The post-1975 regime reversed this policy and fundamentally changed the principles on which financial and custody settlements were made. Under current rules, a spouse can betray the other spouse and be entitled to spousal maintenance as well as the custody of the children. Moreover, full-time mothers — those who are most committed to traditional marriage — are likely to be more disadvantaged after divorce when marital property is distributed by either agreement or court determination.
Likewise, a conscientious husband, who is not guilty of any misconduct, is made extremely vulnerable by the prospect of losing contact with his children he has loved, protected and helped raise. The victimised father will be forced to maintain his “guilty” ex-wife and his now-separated children, to continue to pay the mortgage charges, to vacate the family home, and to pay rent for a separate residence for himself. The father is therefore doubly victimised.
Dr Maley writes: “His marriage and its expectations have been destroyed; he has largely lost his children, lost his home and a large part of his income. His prospects of mending his shattered and impoverished life, re-partnering and perhaps having other children, are minimal.”
Many faithful husbands and loving fathers have experienced this. The break-up may not involve a new lover. Rather, the wife may be just “tired” of being married and wanting to “start a new life”. One can hear the testimony of many husbands whose wives have run off and been awarded the sole custody of their children, while they were expected to pay child support and spousal maintenance. Of course, under no-fault divorce the conscientious husband will be treated exactly the same way as the unfaithful spouse, the one who has abandoned his wife and children.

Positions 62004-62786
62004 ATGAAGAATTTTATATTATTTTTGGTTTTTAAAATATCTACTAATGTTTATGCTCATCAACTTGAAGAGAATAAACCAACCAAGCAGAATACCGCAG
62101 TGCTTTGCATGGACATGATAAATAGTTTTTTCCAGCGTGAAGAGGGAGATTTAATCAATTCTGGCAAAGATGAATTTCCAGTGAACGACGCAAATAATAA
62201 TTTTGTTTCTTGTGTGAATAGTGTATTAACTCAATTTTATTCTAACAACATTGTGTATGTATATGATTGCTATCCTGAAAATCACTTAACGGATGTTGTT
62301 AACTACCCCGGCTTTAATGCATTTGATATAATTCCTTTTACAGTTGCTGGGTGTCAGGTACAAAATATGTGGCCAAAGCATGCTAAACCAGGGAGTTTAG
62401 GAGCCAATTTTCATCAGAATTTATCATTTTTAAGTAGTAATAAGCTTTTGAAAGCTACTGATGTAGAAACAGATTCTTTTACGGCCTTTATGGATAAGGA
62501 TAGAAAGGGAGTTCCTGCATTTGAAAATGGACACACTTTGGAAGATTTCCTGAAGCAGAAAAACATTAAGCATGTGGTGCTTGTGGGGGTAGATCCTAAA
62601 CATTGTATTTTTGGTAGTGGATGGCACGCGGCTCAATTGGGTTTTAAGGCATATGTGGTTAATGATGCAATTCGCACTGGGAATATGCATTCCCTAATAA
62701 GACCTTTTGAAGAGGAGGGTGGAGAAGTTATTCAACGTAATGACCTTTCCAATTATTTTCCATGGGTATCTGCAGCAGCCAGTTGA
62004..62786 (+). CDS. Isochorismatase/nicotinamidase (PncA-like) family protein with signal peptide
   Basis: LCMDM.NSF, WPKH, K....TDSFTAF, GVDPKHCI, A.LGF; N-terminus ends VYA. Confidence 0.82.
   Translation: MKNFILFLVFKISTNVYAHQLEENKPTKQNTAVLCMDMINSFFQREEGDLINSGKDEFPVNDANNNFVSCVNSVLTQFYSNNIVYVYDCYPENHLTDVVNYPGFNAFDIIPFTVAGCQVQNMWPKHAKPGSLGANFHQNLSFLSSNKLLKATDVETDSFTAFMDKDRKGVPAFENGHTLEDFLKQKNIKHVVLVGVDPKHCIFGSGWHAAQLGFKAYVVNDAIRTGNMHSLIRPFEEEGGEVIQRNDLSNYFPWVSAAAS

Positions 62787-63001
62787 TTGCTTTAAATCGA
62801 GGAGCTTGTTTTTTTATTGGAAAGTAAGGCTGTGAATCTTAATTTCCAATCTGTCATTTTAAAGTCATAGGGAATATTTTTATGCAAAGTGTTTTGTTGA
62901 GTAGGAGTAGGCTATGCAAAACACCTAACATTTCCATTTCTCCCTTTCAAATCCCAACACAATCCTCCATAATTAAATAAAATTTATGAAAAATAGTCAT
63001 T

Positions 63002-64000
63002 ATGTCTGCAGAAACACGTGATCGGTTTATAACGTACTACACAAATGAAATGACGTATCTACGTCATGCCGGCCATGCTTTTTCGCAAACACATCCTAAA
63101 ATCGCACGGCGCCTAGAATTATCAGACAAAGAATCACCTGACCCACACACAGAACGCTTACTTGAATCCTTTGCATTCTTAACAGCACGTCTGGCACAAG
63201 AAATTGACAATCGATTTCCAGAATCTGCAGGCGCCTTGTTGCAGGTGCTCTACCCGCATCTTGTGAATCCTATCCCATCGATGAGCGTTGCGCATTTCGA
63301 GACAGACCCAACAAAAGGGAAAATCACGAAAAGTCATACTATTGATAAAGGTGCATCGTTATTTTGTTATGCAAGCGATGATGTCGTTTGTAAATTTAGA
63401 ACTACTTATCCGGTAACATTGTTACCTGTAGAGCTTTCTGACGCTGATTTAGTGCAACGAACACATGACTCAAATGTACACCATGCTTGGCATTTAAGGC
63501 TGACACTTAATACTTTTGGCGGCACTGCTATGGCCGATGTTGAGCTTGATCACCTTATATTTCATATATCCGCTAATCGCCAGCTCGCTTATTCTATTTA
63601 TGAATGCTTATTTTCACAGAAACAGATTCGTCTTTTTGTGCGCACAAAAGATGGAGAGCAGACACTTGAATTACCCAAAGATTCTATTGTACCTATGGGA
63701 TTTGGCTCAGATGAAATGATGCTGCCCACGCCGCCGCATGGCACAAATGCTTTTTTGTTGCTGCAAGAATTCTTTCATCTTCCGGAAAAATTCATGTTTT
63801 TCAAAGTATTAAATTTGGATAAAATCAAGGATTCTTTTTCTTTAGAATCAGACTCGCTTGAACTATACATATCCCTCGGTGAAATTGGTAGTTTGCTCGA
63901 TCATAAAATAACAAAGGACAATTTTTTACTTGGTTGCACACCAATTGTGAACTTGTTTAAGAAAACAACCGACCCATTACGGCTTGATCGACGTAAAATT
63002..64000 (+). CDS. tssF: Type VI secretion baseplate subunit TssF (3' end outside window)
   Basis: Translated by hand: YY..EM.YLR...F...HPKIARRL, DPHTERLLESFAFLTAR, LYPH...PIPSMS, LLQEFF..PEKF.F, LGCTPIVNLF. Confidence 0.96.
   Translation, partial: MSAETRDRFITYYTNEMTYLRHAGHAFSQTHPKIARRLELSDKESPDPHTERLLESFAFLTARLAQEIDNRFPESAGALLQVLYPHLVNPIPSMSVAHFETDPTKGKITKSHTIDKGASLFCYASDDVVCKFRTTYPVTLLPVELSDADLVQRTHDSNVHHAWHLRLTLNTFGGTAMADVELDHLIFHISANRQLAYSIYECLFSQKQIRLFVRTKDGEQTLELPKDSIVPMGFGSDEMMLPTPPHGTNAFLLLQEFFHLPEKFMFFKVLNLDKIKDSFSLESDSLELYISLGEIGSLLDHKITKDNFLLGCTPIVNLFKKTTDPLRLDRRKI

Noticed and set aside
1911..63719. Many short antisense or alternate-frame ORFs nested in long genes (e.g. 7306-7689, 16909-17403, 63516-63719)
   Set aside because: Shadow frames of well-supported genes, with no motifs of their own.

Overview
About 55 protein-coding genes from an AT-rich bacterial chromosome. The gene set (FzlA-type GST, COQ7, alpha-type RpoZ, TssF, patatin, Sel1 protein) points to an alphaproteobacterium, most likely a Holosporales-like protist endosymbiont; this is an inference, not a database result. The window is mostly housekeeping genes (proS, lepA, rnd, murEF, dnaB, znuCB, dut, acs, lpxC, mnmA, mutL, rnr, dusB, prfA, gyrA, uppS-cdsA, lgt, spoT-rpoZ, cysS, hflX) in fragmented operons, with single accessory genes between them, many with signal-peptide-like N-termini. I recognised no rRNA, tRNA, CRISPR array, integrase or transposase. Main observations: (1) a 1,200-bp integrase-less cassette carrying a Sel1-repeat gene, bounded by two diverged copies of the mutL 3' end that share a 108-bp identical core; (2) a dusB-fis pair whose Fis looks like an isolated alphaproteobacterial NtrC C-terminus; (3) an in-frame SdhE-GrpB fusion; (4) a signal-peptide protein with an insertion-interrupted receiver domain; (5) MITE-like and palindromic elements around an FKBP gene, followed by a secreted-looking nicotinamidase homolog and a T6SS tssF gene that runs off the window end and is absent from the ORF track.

Ultimately, no-fault-divorce undermines justice as it rewards irresponsible behaviour and makes a complete mockery of marital vows. Perhaps those who are marrying should consider declaring at their wedding ceremonies, “I promise you nothing”, or “I will leave you whenever I want”.
To stabilise marriage, the Family Law Act must be amended to remove the present incentive of no-fault divorce, which enables a spouse to unilaterally leave a marriage without any fear of losing custody of children and property. This egregious legal anomaly is a standing invitation to irresponsible behaviour.
If this urgent reform is not undertaken, the Family Court of Australia will continue to perpetuate injustice by rewarding those spouses responsible for grave marital misconduct and by separating children from their legally blameless parents.
Augusto Zimmermann, LLB, LLM, PhD (Monash), teaches legal theory and constitutional law at Murdoch University, Western Australia. He is also president of the Western Australian Legal Theory Association (WALTA) and editor of The Western Australian Jurist. Last year he published a widely acclaimed book, Western Legal Theory: Theory, Concepts and Perspectives (Sydney: LexisNexis Butterworths, 2013).